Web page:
Royce White made his NBA debut for the Kings on Friday night, and for the first time on the professional level, it was something that didn’t involve one bit of controversy or strife.
White has a well-documented anxiety disorder that made (and may still make) life as a professional basketball player a challenge, but that alone wasn’t the reason he found himself out of the league before Sacramento signed him to consecutive 10-day contracts. He was combative throughout the process in Houston, and did more harm than good while speaking publicly about his situation on a consistent basis.
White played just 56 seconds on Friday, and didn’t contribute to the box score. But it was a start, and he said afterward he’s in a different place now, which hopefully will allow him to find a fit in his new situation.
From Scott Howard-Cooper of NBA.com:
“It feels a lot different. In all fairness to Houston, they were in a much different position. A lot of things, they couldn’t make a ruling on themselves as much as the league. They had to wait on a lot of OKs and things from people. It was a real complex situation. But it feels very different. Everything’s different. The organization’s different, the city’s different, the people are different, my teammates are different.”
“Are you different?”
“I’m probably the least different out of the entire equation,” White said. “But I’m in a different place. I’m definitely feeling more comfortable with the ability to have a successful career in this league.”
The Rockets selected White with the 16th overall pick in the 2012 draft, and did so because despite his issues, he’s believed to be talented enough to play professionally. Initially, White wanted everyone to bend over backwards to accommodate him. Now, it seems like he may be willing to put some effort into making things work from his side.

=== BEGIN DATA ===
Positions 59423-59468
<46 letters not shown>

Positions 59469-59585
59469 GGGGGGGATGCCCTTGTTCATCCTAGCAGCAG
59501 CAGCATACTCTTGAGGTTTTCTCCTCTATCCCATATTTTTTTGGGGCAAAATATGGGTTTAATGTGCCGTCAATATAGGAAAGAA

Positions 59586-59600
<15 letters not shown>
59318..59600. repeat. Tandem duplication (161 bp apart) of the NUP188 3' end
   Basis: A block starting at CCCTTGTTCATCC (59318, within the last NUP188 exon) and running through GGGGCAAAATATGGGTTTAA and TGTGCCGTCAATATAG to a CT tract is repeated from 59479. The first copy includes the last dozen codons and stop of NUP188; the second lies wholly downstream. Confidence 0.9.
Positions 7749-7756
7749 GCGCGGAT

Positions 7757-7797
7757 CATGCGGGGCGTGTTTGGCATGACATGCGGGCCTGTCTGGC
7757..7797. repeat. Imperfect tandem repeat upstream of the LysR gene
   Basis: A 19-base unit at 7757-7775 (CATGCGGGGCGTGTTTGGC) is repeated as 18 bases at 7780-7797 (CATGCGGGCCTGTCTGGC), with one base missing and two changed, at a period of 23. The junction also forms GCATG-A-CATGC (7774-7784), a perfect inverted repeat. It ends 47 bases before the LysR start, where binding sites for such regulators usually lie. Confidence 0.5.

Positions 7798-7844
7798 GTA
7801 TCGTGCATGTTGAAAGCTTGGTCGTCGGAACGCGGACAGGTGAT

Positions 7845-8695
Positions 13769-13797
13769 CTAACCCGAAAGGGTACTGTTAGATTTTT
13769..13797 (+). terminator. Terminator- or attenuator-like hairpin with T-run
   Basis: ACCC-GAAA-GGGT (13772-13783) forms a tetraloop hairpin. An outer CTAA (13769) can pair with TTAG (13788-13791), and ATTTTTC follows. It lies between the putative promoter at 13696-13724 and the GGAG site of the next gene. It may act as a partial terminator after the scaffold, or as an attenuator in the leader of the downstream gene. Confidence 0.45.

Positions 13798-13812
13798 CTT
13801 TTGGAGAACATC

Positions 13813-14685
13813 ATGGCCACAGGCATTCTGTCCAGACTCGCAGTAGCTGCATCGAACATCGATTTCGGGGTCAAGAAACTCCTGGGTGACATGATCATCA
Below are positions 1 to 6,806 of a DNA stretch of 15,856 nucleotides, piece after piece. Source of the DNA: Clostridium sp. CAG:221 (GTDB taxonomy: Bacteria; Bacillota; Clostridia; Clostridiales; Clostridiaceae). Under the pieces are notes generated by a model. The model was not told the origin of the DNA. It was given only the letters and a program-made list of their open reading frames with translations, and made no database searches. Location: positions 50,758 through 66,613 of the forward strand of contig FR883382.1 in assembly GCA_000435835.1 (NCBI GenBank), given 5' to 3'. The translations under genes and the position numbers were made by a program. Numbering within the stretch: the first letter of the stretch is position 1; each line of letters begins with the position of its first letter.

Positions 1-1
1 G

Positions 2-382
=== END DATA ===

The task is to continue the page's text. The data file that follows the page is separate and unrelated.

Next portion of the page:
Billy Donovan was given the head coaching job in Oklahoma City to bring their offense into modern times — and it seems to be working, Russell Westbrook said he feels a lot more space in the system.
But if the Thunder are going to contend for a title, they need a top 10 defense as well — and to do that Donovan is going to keep a Scott Brooks move and continue to start Andre Roberson and Steven Adams. Check out the starting lineup for their first preseason game Wednesday.
There also was this report via Anthony Slater in the Oklahoman yesterday about a scrimmage at practice.
Durant, Russell Westbrook, Serge Ibaka and Andre Roberson all started for the White team. Nick Collison joined them, but that was only because Steven Adams sat out with back soreness….
Donovan said the teams weren’t split by accident. That’s how they’ve been divided in practice. So at this point, it seems Roberson is this team’s starting shooting guard and Adams is the team’s starting center.
This is the smart move. Last season the lineup of Westbrook, Roberson, Durant, Ibaka and Adams was +13.4 points per 100 possessions over their opponents. Roberson and Adams are there for defense — neither brings much offensive game to the floor, but when you have Westbrook and Durant and only one ball between them, you don’t need more offensive threats. You’re going to get plenty of points.
If they can just stay healthy, Oklahoma City is a team to be feared.
The Hall of Fame player behind the original iron man streak is with us no more.
Knicks’ legend Harry Gallatin passes away at age 88, the team confirmed Wednesday.
Gallatin led the Knicks of the late 1940s and into the 1950s, when he set a then record playing in 610 consecutive games. Nicknamed “The Horse,” he was a beast on the boards who averaged 15.3 rebounds a game one season and averaged 11.9 boards and 13 points per game over the course of his 10-year career. He’s still fourth all time in total rebounds in Knicks franchise history.
Gallatin was a seven-time All-Star and twice All-NBA selection. After his playing days, he spent many years as the athletic director at Southern Illinois University Edwardsville.
Our thoughts are with his family and friends.